Cervix with a smile: Vagina Museum opens in Camden Town
First exhibition is 'Muff Busters: Vagina Myths and How To Fight Them'
21 November, 2019 — By Helen Chapman
“Ovary and out” is how founder of the Vagina Museum Florence Schechter signs off her emails.
She launched the project to open the Vagina Museum after discovering there was a penis museum in Iceland, the Icelandic Phallological Museum, but there was no equivalent for the vagina or vulva. It opened last week with their first exhibition – Muff Busters: Vagina Myths and How To Fight Them.
Running until the end of February, it looks at anatomy, periods, sex and contraception.
Ms Schechter said: “It’s really interesting seeing the different ways that people approach it. Some come in and they are curious or pensive. Some people come in and they just start laughing.”
Musuem director Florence Schechter
Curator Sarah Creed said: “We want this to be a community space for everyone, LGBT+ people and intersex people, to come and have these conversations in a safe and reassured way.”
The exhibition quotes a YouGov survey in March, which found that more than half of the British public surveyed could not describe the function or visibly identify the vagina, labia or urethra. Alongside a giant sequin sculpture of a tampon are items of Ms Creed’s underwear in a glass frame.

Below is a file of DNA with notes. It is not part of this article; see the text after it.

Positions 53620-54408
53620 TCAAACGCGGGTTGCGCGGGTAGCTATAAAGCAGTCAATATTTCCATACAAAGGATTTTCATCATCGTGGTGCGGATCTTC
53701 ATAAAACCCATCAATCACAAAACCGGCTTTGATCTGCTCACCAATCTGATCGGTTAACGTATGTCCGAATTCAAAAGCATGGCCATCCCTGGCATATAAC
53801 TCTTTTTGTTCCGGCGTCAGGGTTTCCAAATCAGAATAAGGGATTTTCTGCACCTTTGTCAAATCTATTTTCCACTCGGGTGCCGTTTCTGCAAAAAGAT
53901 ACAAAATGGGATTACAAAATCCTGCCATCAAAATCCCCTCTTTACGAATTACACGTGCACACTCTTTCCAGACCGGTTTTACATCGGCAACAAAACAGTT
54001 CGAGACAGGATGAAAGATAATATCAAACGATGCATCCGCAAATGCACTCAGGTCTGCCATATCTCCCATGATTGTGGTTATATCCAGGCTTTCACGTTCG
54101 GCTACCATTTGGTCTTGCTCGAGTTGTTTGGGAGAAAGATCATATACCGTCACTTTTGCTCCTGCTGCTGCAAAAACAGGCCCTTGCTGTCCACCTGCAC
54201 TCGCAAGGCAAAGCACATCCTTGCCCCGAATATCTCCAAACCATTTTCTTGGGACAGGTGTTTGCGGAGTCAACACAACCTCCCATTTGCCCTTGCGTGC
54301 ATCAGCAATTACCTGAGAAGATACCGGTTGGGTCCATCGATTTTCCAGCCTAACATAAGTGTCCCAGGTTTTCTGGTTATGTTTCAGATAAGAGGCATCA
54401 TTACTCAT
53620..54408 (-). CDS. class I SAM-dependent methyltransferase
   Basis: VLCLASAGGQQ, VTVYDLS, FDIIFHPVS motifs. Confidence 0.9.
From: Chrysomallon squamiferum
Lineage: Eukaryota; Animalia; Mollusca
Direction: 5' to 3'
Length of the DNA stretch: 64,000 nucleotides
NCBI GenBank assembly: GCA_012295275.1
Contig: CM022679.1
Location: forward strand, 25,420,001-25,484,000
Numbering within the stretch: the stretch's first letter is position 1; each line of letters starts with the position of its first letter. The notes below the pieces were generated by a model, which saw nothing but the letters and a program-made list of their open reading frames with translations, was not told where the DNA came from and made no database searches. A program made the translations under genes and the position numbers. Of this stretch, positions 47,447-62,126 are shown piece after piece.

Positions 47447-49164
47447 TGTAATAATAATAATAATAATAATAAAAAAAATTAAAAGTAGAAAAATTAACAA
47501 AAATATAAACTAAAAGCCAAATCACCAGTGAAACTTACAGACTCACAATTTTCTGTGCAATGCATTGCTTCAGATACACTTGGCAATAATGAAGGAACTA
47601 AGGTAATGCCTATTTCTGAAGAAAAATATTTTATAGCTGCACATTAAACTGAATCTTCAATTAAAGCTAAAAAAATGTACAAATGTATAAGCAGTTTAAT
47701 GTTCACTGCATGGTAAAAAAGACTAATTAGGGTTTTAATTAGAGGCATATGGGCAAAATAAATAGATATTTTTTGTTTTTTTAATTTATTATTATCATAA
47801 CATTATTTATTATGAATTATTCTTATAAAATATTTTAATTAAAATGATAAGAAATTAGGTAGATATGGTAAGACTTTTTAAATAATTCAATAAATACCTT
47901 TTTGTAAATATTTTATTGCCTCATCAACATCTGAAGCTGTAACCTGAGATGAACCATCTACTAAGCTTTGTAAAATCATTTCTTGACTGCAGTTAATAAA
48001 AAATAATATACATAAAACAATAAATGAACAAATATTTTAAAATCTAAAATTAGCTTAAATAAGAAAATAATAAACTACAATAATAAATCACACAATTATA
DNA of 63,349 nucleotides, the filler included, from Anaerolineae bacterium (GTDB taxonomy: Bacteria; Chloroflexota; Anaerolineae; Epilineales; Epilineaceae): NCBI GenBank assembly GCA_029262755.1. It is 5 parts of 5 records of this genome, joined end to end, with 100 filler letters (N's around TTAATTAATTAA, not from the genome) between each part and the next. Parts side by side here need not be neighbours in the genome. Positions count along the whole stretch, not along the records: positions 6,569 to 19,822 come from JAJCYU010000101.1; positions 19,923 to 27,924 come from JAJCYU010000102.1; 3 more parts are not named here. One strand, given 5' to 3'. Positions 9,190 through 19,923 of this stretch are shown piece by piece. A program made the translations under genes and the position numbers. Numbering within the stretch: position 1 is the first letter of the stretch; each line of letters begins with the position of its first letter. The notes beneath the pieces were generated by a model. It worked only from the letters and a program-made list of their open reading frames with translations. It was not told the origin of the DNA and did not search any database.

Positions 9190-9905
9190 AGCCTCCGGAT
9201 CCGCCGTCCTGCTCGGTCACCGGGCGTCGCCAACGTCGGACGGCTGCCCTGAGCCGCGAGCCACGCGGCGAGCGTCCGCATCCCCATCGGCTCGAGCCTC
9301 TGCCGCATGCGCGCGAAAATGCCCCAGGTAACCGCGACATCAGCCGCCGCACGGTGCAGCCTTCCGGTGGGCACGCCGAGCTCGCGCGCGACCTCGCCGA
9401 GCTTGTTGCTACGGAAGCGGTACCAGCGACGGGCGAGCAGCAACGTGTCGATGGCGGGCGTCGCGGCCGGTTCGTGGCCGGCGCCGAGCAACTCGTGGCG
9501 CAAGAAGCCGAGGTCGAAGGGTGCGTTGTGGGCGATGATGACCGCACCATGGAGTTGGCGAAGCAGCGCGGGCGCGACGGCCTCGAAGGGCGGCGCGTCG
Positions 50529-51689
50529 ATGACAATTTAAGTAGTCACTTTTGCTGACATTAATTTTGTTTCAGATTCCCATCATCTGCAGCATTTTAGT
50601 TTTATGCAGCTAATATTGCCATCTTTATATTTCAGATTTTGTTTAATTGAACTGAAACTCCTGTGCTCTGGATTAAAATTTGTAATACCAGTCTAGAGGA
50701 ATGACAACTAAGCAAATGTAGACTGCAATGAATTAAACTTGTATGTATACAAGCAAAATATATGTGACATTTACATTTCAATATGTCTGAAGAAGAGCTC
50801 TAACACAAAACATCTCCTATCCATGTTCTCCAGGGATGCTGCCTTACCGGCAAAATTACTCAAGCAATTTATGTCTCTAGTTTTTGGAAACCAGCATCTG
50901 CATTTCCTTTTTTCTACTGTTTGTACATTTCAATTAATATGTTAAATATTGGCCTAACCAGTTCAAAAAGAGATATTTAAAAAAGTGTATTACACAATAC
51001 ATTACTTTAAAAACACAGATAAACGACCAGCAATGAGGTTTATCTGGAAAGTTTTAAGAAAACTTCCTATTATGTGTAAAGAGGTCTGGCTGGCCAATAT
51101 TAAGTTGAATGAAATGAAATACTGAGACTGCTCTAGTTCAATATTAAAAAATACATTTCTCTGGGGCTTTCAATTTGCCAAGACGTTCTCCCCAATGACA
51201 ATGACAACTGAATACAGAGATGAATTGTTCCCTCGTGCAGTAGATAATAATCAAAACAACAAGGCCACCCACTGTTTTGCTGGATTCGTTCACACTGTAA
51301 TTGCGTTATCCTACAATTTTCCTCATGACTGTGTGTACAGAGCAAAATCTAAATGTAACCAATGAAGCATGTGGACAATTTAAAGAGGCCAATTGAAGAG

She said: “The fact your vagina is acidic during reproductive years… that can lead to bleached underwear. This is my underwear in this box. That is how much I advocate this.”
Muff Busters: Vagina Myths and How To Fight Them
The museum exists thanks to a public fundraising drive, with more than 1,000 people collectively donating almost £50,000.
Leader of Camden Council Georgia Gould said that Camden has a proud and radical history of challenging prejudice and orthodoxy, adding: “We are therefore incredibly excited that the Vagina Museum is seeking to establish in Camden, and hope that it is funded to provide an inclusive and intersectional centre for learning, creativity, activism, and outreach that will add immeasurably to our collective understanding of our bodies.”